So while recovering from minor surgery, I made a resolution to remove them from my life completely.
And move on once and for all.
Below tools helped me do that.
Play Your Happy Song
Every time “what if” surfaced, I played my happy song: “You Are My Sunshine.”
I “killed” unwanted thoughts with my favourite song.
Replacing the unwanted thoughts with something I love was the most effective way of subduing them.
I sang this song loudly and in a fast tempo or hummed it, which instantly quashed the unwanted thoughts and lifted my mood.
Punch Them Out
Other times, I used my punching bag.
I focused on punching the bag like it was my eternal enemy.
I didn’t want to give any other thoughts a chance to seep in until I’d erased all unwanted thoughts.
I no longer live in the world of “what ifs.”.
And the feeling of relief is pure bliss: peaceful and light.
These two tools are still my best “weapons” every time I need to perk up dealing with mundane and hard tasks.
There’s also a mantra that’s been my life’s saviour.
Find your own weapons and kill unwanted thoughts like a soldier facing his enemy.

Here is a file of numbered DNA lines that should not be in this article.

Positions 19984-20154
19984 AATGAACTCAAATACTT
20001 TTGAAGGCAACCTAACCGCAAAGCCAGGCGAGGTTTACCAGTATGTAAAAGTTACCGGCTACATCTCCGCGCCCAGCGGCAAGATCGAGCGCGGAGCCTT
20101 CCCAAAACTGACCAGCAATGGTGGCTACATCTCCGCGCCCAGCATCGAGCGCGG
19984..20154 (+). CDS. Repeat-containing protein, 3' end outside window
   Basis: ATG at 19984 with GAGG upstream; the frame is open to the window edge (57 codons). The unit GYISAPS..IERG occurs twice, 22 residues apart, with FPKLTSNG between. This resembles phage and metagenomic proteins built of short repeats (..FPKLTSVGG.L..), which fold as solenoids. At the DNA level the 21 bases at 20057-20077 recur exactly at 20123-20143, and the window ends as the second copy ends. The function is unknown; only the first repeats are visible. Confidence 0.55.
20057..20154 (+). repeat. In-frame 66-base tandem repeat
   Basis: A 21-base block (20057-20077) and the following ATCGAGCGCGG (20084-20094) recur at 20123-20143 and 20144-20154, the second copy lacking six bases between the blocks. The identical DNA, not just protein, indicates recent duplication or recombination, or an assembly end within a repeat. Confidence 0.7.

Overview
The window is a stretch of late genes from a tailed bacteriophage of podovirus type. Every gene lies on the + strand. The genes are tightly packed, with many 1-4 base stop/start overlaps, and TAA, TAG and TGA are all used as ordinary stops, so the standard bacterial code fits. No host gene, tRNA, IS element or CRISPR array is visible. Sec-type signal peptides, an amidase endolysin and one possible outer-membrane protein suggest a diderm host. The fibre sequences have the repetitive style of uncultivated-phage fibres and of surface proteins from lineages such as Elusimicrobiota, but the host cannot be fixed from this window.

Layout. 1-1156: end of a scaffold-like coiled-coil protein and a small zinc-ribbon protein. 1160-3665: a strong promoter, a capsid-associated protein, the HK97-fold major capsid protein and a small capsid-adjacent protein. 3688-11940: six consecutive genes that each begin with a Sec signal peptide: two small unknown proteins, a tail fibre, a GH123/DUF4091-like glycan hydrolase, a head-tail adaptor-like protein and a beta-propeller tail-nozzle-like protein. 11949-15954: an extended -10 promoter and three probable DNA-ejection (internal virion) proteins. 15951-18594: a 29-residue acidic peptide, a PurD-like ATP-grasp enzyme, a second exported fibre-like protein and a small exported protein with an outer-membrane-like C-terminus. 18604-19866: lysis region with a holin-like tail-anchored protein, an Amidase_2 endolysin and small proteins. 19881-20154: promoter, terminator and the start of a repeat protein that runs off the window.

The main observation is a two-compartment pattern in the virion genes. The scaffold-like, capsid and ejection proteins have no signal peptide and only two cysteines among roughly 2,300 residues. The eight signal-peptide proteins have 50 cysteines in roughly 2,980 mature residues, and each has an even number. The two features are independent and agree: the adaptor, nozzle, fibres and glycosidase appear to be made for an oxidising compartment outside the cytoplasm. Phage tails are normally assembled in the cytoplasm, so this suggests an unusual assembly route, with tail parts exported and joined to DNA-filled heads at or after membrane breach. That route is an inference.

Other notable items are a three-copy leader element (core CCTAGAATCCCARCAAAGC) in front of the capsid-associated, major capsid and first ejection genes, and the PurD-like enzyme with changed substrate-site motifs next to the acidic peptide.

We’ll never completely forget our past mistakes.
But we get to the stage where the thought of them doesn’t cause sleepless nights or sharp pains any more.
That’s when we know we’ve truly and completely moved on from our past mistakes.
The Silver Lining of Your Mistakes
Once you get past the difficult time through resolution and your own active coping mechanism, you’ll realise that your struggle wasn’t for nothing.
I’m no longer quick to judge others.
My compassion and empathy towards people around me and their circumstances have grown.
I put my thoughts into what I do and say with careful consideration, not acting on impulse.
We’ve suffered enough and paid a high price.
Now we’re grateful for a new day to start all over again.
This time, we are wiser, and we deserve to be happy.